# Prove path P4 and the cycle C5 are self-complementary

I can "show" that the two graphs are in fact self-complementary by making a drawing. How do I "prove" this? How can I rigorously put in words that the complement of P4 is P4 itself?

In other words, how is an isomorphism of a graph proven? Is it possible to do this with a degree sequence? (Does a degree sequence uniquely determine a graph?)

• In this case a good drawing is perfectly rigorous. Jun 5 '13 at 11:50

No, a degree sequence does not determine the graph uniquely (consider two copies of $K_3$ vs. $C_6$).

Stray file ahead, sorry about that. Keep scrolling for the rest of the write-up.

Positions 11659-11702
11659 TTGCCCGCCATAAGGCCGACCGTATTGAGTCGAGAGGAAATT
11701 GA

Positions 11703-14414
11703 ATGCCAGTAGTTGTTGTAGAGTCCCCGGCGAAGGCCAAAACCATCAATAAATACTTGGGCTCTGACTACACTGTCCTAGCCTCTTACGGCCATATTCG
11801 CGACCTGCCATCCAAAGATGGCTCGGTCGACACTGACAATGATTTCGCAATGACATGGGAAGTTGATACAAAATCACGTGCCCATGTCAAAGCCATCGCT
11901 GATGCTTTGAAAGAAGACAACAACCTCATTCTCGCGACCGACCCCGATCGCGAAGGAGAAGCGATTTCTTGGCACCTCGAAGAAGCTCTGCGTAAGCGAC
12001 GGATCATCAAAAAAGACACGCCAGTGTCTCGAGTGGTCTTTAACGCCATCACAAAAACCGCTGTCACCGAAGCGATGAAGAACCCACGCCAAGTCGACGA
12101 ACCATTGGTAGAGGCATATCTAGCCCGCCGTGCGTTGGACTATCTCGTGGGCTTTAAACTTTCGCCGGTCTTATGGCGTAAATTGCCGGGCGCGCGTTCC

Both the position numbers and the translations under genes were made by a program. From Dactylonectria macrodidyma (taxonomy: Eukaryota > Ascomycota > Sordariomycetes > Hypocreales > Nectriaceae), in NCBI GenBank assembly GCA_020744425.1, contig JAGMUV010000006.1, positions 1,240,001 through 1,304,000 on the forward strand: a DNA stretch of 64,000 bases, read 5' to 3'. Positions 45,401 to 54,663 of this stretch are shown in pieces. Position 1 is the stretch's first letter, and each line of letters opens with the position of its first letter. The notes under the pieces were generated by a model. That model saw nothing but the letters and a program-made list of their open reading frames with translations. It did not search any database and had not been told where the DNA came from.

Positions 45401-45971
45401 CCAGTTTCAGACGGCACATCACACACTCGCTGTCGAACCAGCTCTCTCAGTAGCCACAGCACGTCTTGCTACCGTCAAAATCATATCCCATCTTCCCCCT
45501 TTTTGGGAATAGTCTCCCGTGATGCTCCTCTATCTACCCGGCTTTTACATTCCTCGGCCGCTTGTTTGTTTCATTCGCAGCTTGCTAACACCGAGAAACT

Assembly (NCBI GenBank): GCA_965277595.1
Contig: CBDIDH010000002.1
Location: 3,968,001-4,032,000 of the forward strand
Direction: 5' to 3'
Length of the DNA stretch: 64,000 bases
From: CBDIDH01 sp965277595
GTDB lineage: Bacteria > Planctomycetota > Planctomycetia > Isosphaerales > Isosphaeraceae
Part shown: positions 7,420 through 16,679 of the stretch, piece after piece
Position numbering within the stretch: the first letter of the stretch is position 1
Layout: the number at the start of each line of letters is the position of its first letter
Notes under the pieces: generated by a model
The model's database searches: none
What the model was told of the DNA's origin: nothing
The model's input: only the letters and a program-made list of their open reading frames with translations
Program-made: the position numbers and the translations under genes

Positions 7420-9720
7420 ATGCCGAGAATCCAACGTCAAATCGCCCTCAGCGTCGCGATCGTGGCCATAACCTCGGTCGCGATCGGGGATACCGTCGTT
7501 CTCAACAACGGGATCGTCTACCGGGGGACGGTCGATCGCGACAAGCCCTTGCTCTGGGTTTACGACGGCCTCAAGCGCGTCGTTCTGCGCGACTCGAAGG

In order to prove the self-complementarity explicitly, you only need to provide an isomorphism between the graphs -- a bijective mapping between their vertices such that the vertices in original graph are adjacent if and only if their images are adjacent in the other graph. In case of $C_5$ (say, the vertices are named $0,1,2,3,4$ and they're connected in this order), one such isomorphism could be $f(i)=3i+2$.
For $P_4$ for instance, if you start with $1- 2-3-4$, it would be $\pi=(3, 1, 4, 2)$, where the $i^{th}$ coordinate is the image of the $i^{th}$ vertex.
For a finite graph, you don't need elaborate tool to prove that your permutation indeed reverses the edge relation $E$: you can just write the exhaustive list showing that for all $i\neq j$, you have $$(i,j)\in E \Leftrightarrow (\pi(i),\pi(j))\notin E$$